Agricultural fairs are fairs or exhibitions intended to promote agriculture by including, among other things, a balanced variety of exhibits of livestock and agricultural products. Agricultural fairs are divided into four categories:
For fiscal years 2022 and 2023, the State Treasurer must transfer $2.75 million from the State General Fund into the Fair Fund administered by the Washington State Department of Agriculture (WSDA). Ninety-five percent of all allocations from the Fair Fund must be distributed to agricultural fairs based on a merit rating system set up by the Director of the WSDA. This merit rating must take into account certain factors, including:
Any state allocations must be made only as a reimbursement for operating expenses incurred by the fairs. The WSDA may use up to 10 percent for special assistance to any participating fair and may use the remaining 5 percent for expenses, including fair commission expenses.
Voluntary, grassroots organizations representing the social and economic interests of farm and ranch families at the local, state, and national levels may sponsor youth development programs to promote participation in agricultural fairs; youth shows; and exhibitions and education in science, technology, engineering, mathematics, and robotics as well as animal husbandry and agricultural education.
Youth development programs are defined as programs designed to educate youth in a variety of topics including agriculture, animal husbandry, food preservation, civic engagement, science, technology, and engineering, including youth development programs under the Washington State University Cooperative Extension and the Washington Future Farmers of America Association (Washington FFA). Youth development programs must incorporate civics, civil society, and participation in government into their programming.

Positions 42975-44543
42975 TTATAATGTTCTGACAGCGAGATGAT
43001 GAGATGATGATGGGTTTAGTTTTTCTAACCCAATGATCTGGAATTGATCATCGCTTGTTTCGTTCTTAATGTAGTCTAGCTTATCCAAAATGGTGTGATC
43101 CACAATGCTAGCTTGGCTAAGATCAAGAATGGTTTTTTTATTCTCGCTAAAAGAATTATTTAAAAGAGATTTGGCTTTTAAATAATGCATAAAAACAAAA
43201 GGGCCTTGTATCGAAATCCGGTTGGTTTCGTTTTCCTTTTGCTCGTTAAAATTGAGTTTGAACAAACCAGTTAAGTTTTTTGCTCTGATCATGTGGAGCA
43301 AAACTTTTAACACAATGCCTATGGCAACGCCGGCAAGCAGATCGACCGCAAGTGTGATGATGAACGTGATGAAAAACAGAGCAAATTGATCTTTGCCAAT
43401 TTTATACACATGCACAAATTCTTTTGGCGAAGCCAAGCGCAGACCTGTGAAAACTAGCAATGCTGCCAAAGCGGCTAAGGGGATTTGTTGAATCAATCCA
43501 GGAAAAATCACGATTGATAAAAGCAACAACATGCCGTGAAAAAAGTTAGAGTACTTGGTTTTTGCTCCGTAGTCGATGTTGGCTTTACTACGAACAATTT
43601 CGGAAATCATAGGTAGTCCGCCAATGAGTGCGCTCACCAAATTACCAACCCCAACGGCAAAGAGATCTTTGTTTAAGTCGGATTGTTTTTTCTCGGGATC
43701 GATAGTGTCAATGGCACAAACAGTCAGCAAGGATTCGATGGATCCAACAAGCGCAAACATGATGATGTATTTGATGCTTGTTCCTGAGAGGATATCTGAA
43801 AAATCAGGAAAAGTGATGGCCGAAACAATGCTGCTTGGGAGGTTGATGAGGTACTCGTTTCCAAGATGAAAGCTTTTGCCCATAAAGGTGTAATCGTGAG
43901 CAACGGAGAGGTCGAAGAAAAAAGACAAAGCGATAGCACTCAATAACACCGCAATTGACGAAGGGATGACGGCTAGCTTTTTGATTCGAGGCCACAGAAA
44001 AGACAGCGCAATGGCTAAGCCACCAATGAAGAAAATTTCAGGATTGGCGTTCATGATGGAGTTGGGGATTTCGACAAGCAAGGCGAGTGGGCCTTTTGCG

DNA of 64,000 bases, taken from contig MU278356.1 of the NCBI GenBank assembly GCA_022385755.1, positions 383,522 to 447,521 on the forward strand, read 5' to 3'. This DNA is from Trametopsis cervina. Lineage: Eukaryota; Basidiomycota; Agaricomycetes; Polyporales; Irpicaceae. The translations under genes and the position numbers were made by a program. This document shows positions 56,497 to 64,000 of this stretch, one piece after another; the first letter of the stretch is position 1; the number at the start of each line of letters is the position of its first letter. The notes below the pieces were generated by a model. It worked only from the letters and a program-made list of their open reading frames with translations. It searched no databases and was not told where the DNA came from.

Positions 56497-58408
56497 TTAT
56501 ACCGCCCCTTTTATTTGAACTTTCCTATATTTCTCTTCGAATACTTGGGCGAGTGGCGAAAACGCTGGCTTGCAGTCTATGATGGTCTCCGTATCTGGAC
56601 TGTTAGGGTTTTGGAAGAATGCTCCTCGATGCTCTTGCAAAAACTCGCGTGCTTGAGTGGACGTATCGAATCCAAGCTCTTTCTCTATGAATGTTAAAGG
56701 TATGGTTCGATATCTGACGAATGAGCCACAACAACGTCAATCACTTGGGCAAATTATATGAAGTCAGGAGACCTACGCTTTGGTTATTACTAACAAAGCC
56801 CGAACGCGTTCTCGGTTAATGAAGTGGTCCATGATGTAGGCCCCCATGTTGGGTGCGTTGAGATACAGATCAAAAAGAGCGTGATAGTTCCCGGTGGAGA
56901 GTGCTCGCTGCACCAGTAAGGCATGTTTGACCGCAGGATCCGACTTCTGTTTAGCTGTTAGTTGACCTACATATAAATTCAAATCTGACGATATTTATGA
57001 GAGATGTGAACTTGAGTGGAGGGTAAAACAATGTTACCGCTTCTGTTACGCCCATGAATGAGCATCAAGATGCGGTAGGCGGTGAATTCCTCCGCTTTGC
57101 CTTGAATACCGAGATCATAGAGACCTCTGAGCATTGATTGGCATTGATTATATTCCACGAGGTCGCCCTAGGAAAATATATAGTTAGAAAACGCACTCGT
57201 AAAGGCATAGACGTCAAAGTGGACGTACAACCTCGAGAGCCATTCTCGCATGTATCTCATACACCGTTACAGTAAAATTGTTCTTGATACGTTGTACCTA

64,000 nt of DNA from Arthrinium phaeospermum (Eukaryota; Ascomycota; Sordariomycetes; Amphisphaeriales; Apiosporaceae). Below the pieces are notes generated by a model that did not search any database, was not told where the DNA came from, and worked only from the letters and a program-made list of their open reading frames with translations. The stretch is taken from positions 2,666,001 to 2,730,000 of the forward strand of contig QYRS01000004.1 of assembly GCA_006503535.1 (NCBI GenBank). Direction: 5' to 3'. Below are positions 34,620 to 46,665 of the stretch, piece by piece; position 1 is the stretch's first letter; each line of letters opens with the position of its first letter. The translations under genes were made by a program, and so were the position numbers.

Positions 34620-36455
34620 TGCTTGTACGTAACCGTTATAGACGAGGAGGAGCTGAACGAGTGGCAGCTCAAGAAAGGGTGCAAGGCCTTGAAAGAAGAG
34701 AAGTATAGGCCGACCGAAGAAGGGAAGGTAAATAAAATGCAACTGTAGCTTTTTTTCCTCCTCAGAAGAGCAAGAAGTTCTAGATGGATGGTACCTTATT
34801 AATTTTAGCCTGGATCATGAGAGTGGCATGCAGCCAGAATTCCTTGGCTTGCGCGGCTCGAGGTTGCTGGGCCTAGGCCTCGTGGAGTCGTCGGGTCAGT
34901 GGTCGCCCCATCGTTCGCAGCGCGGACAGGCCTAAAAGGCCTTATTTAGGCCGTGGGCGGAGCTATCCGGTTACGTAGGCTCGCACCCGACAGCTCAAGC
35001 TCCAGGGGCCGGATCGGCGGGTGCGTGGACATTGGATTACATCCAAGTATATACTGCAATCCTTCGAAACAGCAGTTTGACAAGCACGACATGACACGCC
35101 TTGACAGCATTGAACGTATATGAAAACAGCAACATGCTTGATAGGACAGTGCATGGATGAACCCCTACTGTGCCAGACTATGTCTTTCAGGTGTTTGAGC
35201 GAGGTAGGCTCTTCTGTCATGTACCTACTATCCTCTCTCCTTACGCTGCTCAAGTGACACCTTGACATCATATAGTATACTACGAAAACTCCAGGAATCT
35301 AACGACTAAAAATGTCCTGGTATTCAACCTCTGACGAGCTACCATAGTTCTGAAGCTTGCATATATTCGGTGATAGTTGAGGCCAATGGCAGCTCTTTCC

It is in the public interest to support participation in youth development programs, including youth development programs sponsored by voluntary, grassroots organizations, youth development programs under Washington State University Cooperative Extension, and membership in the Washington FFA.
The Legislature will appropriate funds to fulfill the enrollment fees owed to the programs by participants. To receive appropriated funds, a program must submit a roster of enrolled youth to the WSDA after the enrollment period to receive a reimbursement of all enrollment fees. Any other fees submitted for reimbursement must be done before the end of the fiscal year. The Director of the WSDA may authorize expenditures from the Fair Fund, subject to the availability of appropriations for this specific purpose and for reimbursing the enrollment fees owed to the youth development programs. Youth development programs are not subject to the same requirements to be eligible to receive state allocations as agricultural fairs.
(In support) Kids have been required to pay fees to participate in programs like 4-H and Future Farmers of America (FFA) for a long time. Whether they raise cows or participate in a robotics club, kids should have the opportunity to participate in these programs. Enrollment is currently down, but this is a time when the state should be encouraging participation. Some counties are not served by Cooperative Extension programs like 4-H. This bill has been well-worked in the Senate. Fairs are Washington's largest classroom, and the Washington State Fairs Association wants to ensure that opportunities to learn outside the classroom are afforded to as many kids as possible. While these programs provide important agricultural education, skills learned through 4-H and FFA can also be applied in related fields such as science and technology. Organizations such as 4-H and FFA also are finding new ways to connect with career opportunities in these fields. This bill will help remove financial barriers to participating in these organizations.